A computer company doesn’t necessarily have to have a computer as their logo. Much like a beer brand doesn’t have to have a beer as their logo. Think of other features of the brand – the tone (playful? colorful?), the location, the future … lots of other features of the brand can also influence what direction the design takes. Perhaps the brand’s packaging is going to be very involved, or the logo will be placed on busy surfaces. In that case, it’s best to opt for something more simplistic.
Keep the Elements Relevant
If the brand is a legal firm, it’s okay to use fun copy in the brand, but skip the smiley faces. If the brand is a restaurant, it’s generally good practice to stay away from groggy colors that may evoke a sense of uncleanliness – so no brown/green combos. If the brand is science-based, stay away from religious iconography. Be sensitive to cultural appropriation.
The Font Says a Lot
Don’t just go with Helvetica or Calibri. Also, skip Papyrus. It’s 2020 – there are a ton of great fonts out there these days. It is worth shelling out for a license if it means you won’t have competitors using your font. If you’re on the cheap, don’t worry – there are thousands of affordable fonts that will suit your project rather than the ones that are auto-installed on your computer. You can also integrate elements of the design into the negative space of your chosen font and letter forms.
If you’re trying to look modern, sans serif may be for you. Want to establish that your brand has been around and knows tradition? Serif may convey that. Typography can send a powerful message without simply relying on iconic images. In the following logo, the pastels and choice of font were carefully tailored to fit his “bedroom pop” band.
Design A Timeless Logo That Reveals Your Brand
As logos go, there are a lot of really great ones out there and just as many confusing, hard to read logos. When designing yours, think timeless, simple, and brand worthy. Step back and think about how what you’re trying to convey will look in and on every type of print and online marketing medium; up close and far away. Remember, the ultimate goal is to build a strong brand and increase revenue – a logo can make or break the first impression of your business and the brand recognition needed to grow.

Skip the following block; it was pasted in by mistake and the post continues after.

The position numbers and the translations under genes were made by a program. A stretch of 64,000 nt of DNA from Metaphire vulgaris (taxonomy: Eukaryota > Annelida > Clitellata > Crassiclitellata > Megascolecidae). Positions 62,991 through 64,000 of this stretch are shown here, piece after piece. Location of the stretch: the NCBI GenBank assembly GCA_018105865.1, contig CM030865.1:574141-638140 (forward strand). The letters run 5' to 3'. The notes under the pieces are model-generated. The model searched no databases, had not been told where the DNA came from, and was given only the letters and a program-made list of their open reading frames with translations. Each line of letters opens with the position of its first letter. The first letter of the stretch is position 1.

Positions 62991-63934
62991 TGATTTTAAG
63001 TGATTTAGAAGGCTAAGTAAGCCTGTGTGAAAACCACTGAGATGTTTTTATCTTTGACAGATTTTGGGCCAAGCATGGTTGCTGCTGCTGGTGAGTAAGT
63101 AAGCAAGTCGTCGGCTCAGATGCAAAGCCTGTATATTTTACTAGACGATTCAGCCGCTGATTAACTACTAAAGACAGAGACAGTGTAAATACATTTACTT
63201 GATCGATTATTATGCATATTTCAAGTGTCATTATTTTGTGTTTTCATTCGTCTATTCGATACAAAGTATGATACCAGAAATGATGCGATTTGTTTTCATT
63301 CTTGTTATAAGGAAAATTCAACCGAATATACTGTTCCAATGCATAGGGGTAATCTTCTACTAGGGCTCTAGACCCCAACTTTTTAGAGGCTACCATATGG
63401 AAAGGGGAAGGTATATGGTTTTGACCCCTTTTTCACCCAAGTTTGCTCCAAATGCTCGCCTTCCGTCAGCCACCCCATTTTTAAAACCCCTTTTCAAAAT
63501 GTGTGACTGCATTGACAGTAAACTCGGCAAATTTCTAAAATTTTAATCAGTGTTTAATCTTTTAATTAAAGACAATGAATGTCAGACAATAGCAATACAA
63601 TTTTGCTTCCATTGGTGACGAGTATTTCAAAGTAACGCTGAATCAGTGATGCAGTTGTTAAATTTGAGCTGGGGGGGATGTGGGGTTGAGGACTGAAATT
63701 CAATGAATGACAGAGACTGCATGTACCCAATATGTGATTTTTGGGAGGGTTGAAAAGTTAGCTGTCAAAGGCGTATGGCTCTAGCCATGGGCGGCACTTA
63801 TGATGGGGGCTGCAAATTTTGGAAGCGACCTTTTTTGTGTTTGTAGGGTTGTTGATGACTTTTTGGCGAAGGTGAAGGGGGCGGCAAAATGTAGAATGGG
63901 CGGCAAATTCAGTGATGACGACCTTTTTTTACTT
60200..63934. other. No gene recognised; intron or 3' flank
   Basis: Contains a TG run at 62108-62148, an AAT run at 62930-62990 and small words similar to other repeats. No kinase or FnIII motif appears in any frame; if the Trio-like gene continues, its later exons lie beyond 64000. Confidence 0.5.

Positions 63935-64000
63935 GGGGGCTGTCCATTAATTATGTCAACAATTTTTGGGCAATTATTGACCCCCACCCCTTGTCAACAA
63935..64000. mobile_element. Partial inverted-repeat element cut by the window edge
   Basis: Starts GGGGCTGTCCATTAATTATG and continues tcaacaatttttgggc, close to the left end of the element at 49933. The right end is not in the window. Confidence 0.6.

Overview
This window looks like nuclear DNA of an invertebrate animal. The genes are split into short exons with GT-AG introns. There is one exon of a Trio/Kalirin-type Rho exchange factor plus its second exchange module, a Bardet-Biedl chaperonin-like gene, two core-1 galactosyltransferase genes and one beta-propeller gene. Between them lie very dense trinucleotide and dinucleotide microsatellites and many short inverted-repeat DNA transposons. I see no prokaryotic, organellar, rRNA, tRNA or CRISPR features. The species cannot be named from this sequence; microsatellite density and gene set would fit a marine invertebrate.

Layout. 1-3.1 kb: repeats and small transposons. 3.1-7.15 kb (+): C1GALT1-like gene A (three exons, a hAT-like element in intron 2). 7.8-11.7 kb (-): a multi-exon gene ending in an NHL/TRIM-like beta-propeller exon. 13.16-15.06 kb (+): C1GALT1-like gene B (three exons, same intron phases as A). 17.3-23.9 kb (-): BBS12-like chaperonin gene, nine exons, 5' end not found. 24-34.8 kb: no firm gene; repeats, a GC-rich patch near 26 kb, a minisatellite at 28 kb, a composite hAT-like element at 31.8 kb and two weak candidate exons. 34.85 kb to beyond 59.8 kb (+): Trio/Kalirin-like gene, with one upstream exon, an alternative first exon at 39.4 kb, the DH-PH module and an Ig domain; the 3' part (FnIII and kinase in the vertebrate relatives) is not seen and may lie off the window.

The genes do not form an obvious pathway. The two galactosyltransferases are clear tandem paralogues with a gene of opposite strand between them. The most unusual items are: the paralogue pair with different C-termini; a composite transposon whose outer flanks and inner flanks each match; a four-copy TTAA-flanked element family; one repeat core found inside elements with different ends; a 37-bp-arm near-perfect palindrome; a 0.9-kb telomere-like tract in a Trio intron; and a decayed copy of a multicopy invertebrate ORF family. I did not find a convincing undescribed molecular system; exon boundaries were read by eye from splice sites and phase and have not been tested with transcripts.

When you're ready to design or refresh your logo, it’s best to leave the design work to a professional graphic designer who has expertise in this area – branding is mostly a psychological endeavor and designers are schooled in how certain colors, layouts, and even fonts will affect emotions. Have questions or would you like to learn more? Contact Atomic Revenue – our expert designers can help! (314) 439-1280
About Adrienne Luther
Adrienne is an Atomic Revenue designer who also owns AdrienneLuther designs. She works with all size businesses and entrepreneurs and has collaborated on nearly 50 brands, overseeing brand development, logos, color schemes, search engine optimization, and social media strategies. She loves getting to know aspiring brands and helping them score the design appeal they need to stay consistent and grounded. Adrienne is also an artist with talent in many mediums, including digital portraits and chalk art.